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Recycled treated sewage effluents (TSE) is used for agriculture, Public park irrigation and industrial purposes. TSE was found to play a major role in the distribution of antibiotic resistant bacteria into the environment. Fecal coliform and enterococci counts were significantly higher during summer compared to winter seasons. Oman has low annual rainfall with annual average temperature varied between 15-45oC. The main source of potable water is from seawater desalination. Resistance of the isolates to 10 antibiotics (Amikacin, Ampicillin, chloramphenicol, gentamycine, minocylin, nalidixicacid, neomycin, streptomycin, Tetracycline, Tobramycin, and Trimethoprim) was tested. Both fecal coliforms and enterococci were multiple resistant to 2-10 antibiotics. However, temperature variation during summer and winter did not affect resistance of the isolates to antibiotics. The significance of this investigation may be indicator to the environmental TSE pollution.

Keywords: antibiotic resistance, bacteria, environment, sewage treated effluent

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24 Some Probiotic Traits of Lactobacillus Strains Isolated from Pollen

Authors: Hani Belhadj, Daoud Harzallah, Seddik Khennouf, Saliha Dahamna, Mouloud Ghadbane

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In this study, Lactobacillus strains isolated from pollen were identified by means of phenotypic and genotypic methods, At pH 2, most strains proved to be acid resistants, with losses in cell viability ranging from 0.77 to 4.04 Log orders. In addition, at pH 3 all strains could grew and resist the acidic conditions, with losses in cell viability ranging from 0.40 to 3.61 Log orders. It seems that, 0.3% and 0.5% of bile salts does not affect greatly the survival of most strains, excluding Lactobacillus sp. BH1398. Survival ranged from 81.0±3.5 to 93.5±3.9%. In contrast, in the presence of 1.0% bile salts, survival of five strains was decreased by more than 50%. Lactobacillus fermentum BH1509 was considered the most tolerant strain (77.5% for 1% bile) followed by Lactobacillus plantarum BH1541 (59.9% for 1% bile). Furthermore, all strains were resistant to colistine, clindamycine, chloramphenicol, and ciprofloxacine, but most of the strains were susceptible to Peniciline, Oxacillin, Oxytetracyclin, and Amoxicillin. Functionally interesting Lactobacillus isolates may be used in the future as probiotic cultures for manufacturing fermented foods and as bioactive delivery systems.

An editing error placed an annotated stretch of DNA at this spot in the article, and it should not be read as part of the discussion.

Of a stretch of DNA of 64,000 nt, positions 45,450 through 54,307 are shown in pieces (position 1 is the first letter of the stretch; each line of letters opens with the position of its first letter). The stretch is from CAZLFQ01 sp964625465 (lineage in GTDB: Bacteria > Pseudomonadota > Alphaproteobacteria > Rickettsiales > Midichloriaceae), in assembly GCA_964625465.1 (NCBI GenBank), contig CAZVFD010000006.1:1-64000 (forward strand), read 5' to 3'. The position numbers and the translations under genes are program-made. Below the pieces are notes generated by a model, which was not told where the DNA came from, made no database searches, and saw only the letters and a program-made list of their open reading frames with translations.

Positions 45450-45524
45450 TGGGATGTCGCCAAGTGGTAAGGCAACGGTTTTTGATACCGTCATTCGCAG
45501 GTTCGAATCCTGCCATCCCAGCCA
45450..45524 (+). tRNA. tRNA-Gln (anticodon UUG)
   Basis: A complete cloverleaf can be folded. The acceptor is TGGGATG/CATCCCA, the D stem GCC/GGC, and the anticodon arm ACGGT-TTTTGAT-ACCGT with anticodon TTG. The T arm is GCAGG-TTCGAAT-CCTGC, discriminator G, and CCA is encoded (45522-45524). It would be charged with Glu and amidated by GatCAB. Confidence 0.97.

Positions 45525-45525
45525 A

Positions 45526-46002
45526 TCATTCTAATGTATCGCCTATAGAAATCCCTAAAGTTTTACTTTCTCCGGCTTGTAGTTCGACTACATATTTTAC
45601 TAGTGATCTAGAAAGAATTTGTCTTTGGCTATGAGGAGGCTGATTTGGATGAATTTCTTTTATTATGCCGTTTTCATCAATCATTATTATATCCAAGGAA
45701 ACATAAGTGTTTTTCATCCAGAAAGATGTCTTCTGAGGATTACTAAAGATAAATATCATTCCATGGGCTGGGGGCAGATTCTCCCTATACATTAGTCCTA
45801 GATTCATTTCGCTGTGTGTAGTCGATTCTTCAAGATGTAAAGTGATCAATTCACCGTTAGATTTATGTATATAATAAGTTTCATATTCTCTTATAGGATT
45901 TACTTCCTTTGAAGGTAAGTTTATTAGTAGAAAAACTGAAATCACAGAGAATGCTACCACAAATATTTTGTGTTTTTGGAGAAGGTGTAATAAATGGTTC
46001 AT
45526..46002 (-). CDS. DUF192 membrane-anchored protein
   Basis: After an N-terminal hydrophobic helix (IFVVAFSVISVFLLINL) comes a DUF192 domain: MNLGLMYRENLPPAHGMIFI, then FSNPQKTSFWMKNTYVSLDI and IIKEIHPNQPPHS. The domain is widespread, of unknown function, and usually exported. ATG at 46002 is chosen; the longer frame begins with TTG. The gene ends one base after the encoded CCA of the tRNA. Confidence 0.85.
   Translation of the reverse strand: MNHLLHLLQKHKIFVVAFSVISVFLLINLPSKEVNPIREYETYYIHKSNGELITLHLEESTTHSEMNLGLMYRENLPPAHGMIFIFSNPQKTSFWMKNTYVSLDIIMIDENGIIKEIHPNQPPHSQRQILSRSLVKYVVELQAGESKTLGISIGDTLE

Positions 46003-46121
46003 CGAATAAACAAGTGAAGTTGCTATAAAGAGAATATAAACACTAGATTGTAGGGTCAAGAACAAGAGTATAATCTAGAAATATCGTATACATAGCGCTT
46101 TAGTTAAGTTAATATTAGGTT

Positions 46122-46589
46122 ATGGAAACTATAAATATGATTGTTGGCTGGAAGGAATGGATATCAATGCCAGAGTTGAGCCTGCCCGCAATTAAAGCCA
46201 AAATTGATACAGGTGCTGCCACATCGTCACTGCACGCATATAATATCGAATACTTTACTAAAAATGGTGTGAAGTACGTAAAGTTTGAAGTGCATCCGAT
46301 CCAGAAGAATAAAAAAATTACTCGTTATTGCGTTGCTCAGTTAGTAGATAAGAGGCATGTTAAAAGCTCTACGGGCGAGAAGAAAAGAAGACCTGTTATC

Keywords: probiotics, lactobacillus, pollen, bile, acid tolerance

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23 Heavy Metals and Antibiotic Resistant Bacteria as Indicators of Effluent Environmental Pollution in the Green Turtles, Chelonia Mydas

Authors: S. K. Al-Musharafi, I. Y. Mahmoud, S. N. Al-Bahry

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At Ras Al-Hadd Reserve, Eggs from green turtles and Chelonia mydas were randomly collected immediately after Oviposition. Eggshells taken from fresh eggs and sand collected from the body chamber were analyzed for eight heavy metals (Al, Br, Cd, Co, Cu, Fe, S, and Zn) using inductively coupled plasma mass spectrometry (ICP). Heavy metal concentrations varied significantly (P<0.05) between nest sand and eggshells. Zn values were significantly higher than the other heavy metals. A total of 60 heterotrophic bacteria belong to eight genera were isolated from fresh egg contents (albumen and yolk). Resistance of the isolates to Amikacin, ampicillin, chloramphenicol, gentamycine, minocylin, nalidixicacid, neomycin, streptomycin, tetracycline, tobramycin, and Trimethoprim was tested. More than 40 % of the isolates were multiple resistant to 2-7 antibiotics. Most of the resistant strains were also resistant to Zn. The value of these findings may indicate that the origin of pollution is of human contaminated effluents.